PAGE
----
Food Safety News is reporting that local media in the Seattle area are reporting the a woman found a dead lizard in her restaurant salad.
Maniza Qureshi reported the incident to Seattle & King County Public Health after the shocking experience with a lunchtime salad from an Evergreens restaurant.
“No other complaints of foreign items in the salad have been received by this location. Based on the items placed in the salad, it is possible that the lizard came in one of the sealed packages of greens,” a report from Public Health’s inspector said.
Seattle-based food safety attorney Bill Marler, an expert in the field of food safety, told KIRO-TV Channel 7 that finding creatures in food is not as rare as you might think.
“Snakes, mice, spiders, sometimes live things, sometimes not live things,” Marler said. “The positive thing is, even though these things are grotesque, most of the time they don’t cause human illness.”
Qureshi told the news outlet that part of a leg and the tail of the lizard were missing, leaving her to wonder if she ingested parts of the animal or if other customers’ food might have been contaminated.
The shocked restaurant patron also spoke with WKQX-Radio Channel 101.1, which posted a photo of the salad with the lizard on its Twitter feed.
Other area media reported that the restaurant management was just as shocked as their customer.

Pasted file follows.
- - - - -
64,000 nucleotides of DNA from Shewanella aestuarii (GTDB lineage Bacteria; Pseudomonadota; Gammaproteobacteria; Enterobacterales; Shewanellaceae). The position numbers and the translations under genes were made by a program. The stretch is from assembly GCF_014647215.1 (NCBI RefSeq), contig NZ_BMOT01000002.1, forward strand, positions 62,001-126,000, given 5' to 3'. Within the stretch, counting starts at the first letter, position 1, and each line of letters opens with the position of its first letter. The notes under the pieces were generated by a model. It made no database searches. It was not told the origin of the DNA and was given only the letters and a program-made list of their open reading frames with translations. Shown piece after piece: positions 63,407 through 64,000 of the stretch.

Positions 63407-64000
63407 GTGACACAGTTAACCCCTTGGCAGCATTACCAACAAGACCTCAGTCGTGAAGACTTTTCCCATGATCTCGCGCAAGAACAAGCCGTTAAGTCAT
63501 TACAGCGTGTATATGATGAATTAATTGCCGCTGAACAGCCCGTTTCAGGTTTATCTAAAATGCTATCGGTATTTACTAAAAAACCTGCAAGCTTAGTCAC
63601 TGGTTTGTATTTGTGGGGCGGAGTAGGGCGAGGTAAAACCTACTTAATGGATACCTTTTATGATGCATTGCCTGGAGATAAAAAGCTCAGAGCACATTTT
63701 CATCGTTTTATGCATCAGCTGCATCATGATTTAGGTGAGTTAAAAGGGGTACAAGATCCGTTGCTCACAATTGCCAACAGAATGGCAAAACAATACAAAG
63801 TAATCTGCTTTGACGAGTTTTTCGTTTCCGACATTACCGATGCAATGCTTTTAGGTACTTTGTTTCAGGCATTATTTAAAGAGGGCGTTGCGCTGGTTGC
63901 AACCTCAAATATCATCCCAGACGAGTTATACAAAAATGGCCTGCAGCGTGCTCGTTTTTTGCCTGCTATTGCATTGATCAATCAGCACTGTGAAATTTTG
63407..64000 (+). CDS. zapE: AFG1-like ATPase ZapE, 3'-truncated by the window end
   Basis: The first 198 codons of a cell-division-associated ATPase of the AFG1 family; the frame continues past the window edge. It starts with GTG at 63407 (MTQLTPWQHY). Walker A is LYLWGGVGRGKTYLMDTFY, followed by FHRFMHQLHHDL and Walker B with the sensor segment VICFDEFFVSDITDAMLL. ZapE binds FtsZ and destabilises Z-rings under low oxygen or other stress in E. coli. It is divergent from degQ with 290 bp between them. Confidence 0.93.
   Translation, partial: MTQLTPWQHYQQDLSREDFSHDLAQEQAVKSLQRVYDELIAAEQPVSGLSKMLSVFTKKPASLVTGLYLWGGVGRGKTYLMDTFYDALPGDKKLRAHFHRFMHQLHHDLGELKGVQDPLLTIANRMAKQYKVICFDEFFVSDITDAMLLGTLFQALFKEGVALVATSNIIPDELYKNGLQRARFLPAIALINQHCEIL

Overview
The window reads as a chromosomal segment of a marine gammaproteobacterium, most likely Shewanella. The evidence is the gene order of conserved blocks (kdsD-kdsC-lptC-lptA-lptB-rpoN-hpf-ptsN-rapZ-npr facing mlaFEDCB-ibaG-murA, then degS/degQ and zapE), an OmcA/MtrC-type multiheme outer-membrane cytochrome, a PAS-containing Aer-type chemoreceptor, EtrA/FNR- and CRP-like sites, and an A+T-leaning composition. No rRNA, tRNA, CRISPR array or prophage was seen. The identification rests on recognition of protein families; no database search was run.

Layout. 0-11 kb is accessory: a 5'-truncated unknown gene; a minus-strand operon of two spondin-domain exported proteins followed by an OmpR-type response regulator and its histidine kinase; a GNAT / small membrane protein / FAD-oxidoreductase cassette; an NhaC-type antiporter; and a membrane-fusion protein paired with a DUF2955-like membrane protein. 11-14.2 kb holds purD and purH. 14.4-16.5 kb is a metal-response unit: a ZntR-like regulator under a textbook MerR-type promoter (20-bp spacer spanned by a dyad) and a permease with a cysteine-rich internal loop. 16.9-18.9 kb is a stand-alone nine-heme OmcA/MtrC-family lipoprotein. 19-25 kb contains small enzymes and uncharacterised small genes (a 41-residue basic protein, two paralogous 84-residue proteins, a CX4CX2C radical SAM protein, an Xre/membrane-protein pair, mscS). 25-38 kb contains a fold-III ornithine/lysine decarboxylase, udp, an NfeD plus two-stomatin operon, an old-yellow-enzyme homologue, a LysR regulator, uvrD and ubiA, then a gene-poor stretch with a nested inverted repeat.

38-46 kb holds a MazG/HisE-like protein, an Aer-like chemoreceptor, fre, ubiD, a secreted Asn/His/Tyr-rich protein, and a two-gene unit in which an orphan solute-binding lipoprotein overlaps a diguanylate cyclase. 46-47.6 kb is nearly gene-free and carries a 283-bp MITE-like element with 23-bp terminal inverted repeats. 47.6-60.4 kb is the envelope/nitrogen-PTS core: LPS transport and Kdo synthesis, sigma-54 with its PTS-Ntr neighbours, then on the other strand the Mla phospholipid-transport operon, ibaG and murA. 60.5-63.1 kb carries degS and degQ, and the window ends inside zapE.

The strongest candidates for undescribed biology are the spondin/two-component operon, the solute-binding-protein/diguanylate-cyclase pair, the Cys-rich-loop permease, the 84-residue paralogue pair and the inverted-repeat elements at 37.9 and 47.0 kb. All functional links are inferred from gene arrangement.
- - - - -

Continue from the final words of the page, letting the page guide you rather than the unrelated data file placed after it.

Ian Courtnage, the CEO of Evergreens, told the TV channel that the company pays a premium to suppliers to ensure the lettuce and greens they get are good to go.
“We’re working with a national supplier that triple washes, cuts, and bags the greens so they’re ready to eat for us – specifically to avoid any issues,” Courtnage said, adding that they immediately contacted the supplier to figure out what went wrong.
Qureshi told media outlets that she went public with the situation because she thinks the restaurant employees should have noticed the animal when they were preparing her salad.
“Staff were already required to go through the greens while filling the service container,” according to the Public Health report.
The report also said the supplier for lettuce is from California but did not indicate where the kale was grown.